Nick McWilliams reporting – In a profession dominated by the changing seasons and varying climate, farmers and agriculture specialists are finding ways to stay ahead of the curve.

Changing weather patterns and climate shifts leading to anything from drought-like conditions to bitter cold and blustery snow have drastic impacts on crop yields, increased production costs, and sometimes, full swings in planting and harvesting seasons.

Ohio Farm Bureau Senior Director of Policy Development and Environmental Policy Dr. Larry Antosch says that recent research shows the traditional farming calendar is a thing of the past.

“Springs are getting warmer earlier and falls are staying warmer later. So that frost-free period is increasing to the point where it’s about 9 to 10 days longer in terms of the growing season. So that temperature impact or influence really provides an opportunity, if you think about it as Ohio farmers maybe looking at double cropping.”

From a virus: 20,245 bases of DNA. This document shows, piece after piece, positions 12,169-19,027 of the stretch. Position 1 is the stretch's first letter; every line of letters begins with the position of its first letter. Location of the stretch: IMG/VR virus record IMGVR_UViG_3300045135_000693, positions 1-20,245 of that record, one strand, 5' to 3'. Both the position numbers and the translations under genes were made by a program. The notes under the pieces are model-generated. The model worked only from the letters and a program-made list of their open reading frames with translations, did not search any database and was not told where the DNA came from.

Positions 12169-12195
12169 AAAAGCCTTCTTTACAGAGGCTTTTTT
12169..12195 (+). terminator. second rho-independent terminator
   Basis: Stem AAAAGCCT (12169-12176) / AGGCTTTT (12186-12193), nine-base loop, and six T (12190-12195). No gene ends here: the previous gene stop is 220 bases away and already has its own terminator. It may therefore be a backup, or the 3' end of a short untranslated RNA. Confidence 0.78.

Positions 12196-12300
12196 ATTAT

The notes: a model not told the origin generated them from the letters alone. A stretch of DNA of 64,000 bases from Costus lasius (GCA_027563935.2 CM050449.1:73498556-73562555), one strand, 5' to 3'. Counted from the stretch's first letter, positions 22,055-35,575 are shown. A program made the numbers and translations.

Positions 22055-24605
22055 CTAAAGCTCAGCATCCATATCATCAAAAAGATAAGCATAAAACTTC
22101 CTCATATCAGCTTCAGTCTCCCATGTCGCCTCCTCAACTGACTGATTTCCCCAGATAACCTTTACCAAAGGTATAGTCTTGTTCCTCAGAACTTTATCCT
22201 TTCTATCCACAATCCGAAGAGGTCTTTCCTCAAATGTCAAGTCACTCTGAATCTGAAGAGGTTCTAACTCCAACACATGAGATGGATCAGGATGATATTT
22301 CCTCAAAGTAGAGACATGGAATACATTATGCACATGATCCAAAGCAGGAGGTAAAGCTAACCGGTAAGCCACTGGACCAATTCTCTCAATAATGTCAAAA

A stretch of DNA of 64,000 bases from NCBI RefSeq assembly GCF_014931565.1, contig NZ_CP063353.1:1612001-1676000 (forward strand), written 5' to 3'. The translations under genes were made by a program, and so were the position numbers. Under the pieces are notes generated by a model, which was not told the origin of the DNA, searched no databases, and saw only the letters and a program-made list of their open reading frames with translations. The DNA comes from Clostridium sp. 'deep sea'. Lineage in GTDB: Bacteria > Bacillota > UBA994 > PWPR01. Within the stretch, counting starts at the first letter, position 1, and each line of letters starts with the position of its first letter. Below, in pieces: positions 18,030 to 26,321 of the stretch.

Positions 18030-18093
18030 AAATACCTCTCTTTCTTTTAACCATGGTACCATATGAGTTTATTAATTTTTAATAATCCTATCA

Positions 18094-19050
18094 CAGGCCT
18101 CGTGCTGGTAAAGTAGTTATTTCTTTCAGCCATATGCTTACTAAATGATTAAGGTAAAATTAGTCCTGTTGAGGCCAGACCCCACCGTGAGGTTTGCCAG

Even with earlier planting, increased rainfall due to higher temperatures create a challenge.

For grain farmers, higher levels of participation impact when crops can go in the ground or be harvesting, while livestock producers could have more issues putting up hay or other food sources.

“It’s almost like a catch-22. While we’re seeing a longer growing season, frost-free season, fall, and spring are getting wetter. And so we’re losing about nine field days a year in terms of being able to get out and either do the planting, the field work, or the harvesting.”

Despite the pros and cons, farmers are recognizing the need to change their approach to production, leading to an evolving agriculture business model.

To read the paper published by Dr. Antosch, Ohio Agriculture in a Changing Climate, visit and search the word “climate.”

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